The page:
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March 3, 2023 (Updated: March 8, 2023)
Predictive marketing is a type of marketing strategy you can use to forecast your upcoming campaign success. It uses a variety of company and external data to help you make the most accurate predictions possible. But can market research be part of that data? Today, we’re looking at how predictive marketing and market research work together to enhance your planning and campaign strategies:
Market research or marketing research is the process of predicting the success of a new product or service through direct communication with people outside your company. Typically, you work with your current audience or new potential customers. The purpose of market research is to discover the right target market for a new product or service. It also helps you get real-world insights and feedback on features like usability, necessity, and aesthetics.
Some of the most common types of market research include product testing, surveys, and focus groups. Besides this type of primary research you collect from working directly with people, it also uses secondary information you collected from outside sources, like an external marketing audit. Market research is already predictive because one of its goals is to make estimated guesses on how your audience and new leads will reach when you launch a new product or service.
A prediction market, also called a betting market, is an exchange-traded market where people bet on the outcome of events with an unknown future. If you’re not in finance, where prediction markets most commonly exist, here’s a now-popular real-world example of a prediction market: sports betting. Voter markets where people bet on the outcomes of economic and political events, like the Iowa Electronic Markets, are another example.
Prediction markets depend on scale. The bigger the market with more participants, the more data there is to collect. And the more data you collect, the more accurate the predictions within the market.
We promise, prediction markets and market research can actually work together when you’re doing research as part of your marketing strategy. And we don’t mean getting a focus group together to bet on the Super Bowl. Within marketing, prediction markets fall less in a betting space and more in a crowdsourcing space. The crowdsourcing process involves collecting opinions, ideas, and other information from a large group of people. Like, say, a group of potential customers in a focus group.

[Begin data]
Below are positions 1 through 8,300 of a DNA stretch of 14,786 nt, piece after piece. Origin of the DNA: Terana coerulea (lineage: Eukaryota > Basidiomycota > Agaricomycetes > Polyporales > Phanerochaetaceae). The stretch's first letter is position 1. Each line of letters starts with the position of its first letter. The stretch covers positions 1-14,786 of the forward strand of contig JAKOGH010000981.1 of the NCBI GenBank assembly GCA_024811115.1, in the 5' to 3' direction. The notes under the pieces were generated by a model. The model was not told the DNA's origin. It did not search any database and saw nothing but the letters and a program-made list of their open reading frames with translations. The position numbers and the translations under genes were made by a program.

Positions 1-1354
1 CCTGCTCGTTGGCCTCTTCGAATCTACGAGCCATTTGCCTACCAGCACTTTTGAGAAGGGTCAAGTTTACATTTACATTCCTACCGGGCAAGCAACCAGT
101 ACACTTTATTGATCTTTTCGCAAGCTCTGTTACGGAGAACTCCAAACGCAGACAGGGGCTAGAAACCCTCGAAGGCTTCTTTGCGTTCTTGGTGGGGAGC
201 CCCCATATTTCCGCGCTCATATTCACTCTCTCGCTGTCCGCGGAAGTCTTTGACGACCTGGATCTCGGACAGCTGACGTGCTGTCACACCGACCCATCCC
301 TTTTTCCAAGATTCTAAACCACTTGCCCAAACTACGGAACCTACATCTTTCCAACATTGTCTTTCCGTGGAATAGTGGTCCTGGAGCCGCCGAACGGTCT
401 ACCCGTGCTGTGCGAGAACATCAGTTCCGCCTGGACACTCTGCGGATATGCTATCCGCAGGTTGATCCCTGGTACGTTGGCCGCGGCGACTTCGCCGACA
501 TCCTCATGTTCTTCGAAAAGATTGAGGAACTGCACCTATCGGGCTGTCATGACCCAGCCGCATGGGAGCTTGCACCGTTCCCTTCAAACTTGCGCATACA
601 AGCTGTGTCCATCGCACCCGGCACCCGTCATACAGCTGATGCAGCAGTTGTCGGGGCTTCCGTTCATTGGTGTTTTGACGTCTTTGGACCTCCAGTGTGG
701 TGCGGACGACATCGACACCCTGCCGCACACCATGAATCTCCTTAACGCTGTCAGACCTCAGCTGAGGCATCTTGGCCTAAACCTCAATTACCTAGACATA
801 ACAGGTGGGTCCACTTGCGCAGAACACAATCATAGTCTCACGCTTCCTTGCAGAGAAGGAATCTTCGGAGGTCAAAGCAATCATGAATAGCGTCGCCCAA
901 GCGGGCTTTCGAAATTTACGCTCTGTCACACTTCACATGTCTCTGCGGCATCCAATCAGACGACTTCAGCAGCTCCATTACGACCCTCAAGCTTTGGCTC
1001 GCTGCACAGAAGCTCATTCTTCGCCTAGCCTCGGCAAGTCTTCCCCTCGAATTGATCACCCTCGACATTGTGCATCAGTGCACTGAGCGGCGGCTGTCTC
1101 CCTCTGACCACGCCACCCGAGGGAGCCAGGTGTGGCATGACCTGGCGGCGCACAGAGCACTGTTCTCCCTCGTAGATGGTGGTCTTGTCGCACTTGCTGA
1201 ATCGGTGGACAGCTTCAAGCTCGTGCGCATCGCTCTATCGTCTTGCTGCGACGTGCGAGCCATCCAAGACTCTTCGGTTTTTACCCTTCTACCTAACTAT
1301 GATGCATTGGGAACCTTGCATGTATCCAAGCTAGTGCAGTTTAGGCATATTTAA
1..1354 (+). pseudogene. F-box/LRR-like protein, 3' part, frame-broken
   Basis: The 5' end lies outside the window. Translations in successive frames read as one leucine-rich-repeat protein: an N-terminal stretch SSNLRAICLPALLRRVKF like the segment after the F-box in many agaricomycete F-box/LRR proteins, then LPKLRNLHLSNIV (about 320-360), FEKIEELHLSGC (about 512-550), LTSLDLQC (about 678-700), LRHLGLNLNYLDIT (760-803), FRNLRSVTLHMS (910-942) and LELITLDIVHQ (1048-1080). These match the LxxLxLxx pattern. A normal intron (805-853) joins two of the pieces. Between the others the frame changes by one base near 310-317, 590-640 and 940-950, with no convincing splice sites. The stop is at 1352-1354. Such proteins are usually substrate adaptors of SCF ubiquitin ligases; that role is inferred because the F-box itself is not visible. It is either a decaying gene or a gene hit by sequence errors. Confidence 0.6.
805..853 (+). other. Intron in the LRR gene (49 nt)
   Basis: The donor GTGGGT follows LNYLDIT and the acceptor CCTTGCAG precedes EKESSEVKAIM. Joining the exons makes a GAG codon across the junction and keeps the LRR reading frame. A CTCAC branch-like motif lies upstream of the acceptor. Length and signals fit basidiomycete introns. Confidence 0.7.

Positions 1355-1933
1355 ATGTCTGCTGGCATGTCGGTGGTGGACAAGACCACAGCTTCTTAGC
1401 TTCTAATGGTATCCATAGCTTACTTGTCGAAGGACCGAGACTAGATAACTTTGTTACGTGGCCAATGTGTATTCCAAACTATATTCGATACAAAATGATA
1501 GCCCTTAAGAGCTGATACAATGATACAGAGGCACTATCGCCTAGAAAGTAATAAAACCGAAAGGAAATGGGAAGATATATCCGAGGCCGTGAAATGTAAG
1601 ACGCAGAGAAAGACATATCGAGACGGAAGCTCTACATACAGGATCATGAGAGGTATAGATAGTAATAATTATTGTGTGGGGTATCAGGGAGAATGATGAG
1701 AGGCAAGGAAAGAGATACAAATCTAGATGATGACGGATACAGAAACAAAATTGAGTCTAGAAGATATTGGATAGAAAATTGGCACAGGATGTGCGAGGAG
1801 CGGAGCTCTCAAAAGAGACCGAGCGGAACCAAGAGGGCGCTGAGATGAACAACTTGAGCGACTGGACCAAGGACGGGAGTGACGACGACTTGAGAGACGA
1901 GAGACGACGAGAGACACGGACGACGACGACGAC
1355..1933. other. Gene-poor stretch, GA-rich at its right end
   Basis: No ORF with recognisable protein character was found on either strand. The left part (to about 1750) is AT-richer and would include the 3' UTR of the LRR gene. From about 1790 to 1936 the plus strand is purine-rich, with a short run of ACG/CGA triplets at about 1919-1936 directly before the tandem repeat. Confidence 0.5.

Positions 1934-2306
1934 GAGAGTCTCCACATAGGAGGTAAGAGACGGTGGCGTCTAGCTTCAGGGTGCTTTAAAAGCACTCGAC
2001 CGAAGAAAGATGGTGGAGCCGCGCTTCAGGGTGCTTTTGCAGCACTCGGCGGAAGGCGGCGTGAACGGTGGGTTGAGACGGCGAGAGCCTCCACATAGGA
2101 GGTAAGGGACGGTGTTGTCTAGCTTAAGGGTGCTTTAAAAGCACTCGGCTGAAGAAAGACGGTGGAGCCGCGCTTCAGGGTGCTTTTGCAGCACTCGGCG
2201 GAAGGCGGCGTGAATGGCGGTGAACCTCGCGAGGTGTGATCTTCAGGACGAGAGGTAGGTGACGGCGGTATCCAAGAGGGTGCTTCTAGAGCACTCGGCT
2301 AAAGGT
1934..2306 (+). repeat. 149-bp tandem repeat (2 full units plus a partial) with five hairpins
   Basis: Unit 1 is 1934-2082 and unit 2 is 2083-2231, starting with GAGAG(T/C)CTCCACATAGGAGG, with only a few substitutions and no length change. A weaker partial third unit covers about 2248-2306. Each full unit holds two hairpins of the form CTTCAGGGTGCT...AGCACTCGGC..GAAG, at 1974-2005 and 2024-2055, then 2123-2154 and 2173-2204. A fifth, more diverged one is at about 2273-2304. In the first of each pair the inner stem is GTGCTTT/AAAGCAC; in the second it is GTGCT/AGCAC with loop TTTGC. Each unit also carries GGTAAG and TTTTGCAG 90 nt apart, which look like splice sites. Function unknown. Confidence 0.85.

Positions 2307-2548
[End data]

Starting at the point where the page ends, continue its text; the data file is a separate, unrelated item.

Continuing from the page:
Prediction markets are market research when you remove the betting part of the definition. You won’t have a focus group exchange bet money over whether they think your product or service will be a success. But you can collect all their ideas and have your team conclude whether it’ll sink or float. Every time you start a market research activity, you’re then creating a predictive market from which you can collect data, make observations, and do analysis.
In the past, market research was largely a human-based marketing activity. Talking with leads and creating focus groups provided plenty of first-person data that companies could use to get inside the minds of potential customers and clients. Predictive marketing is a highly mathematical and machine-learning-based process to understand more about your marketing potential based on past data. One of the exciting things about the current state of marketing is that human, historical, and statistical data all matter and are all necessary when planning a future strategy or campaign.
By bringing market research into predictive marketing, and using predictive analytics within your market research, you can get more out of every research and analysis activity you do. You can use the data you collect from your market research and add it to your predictive analytics platforms. In doing that, you create a better prediction market with more real-world information. That lets the prediction programs and analyses make better educated guesses on the outcomes of whatever marketing activity you’re trying to predict.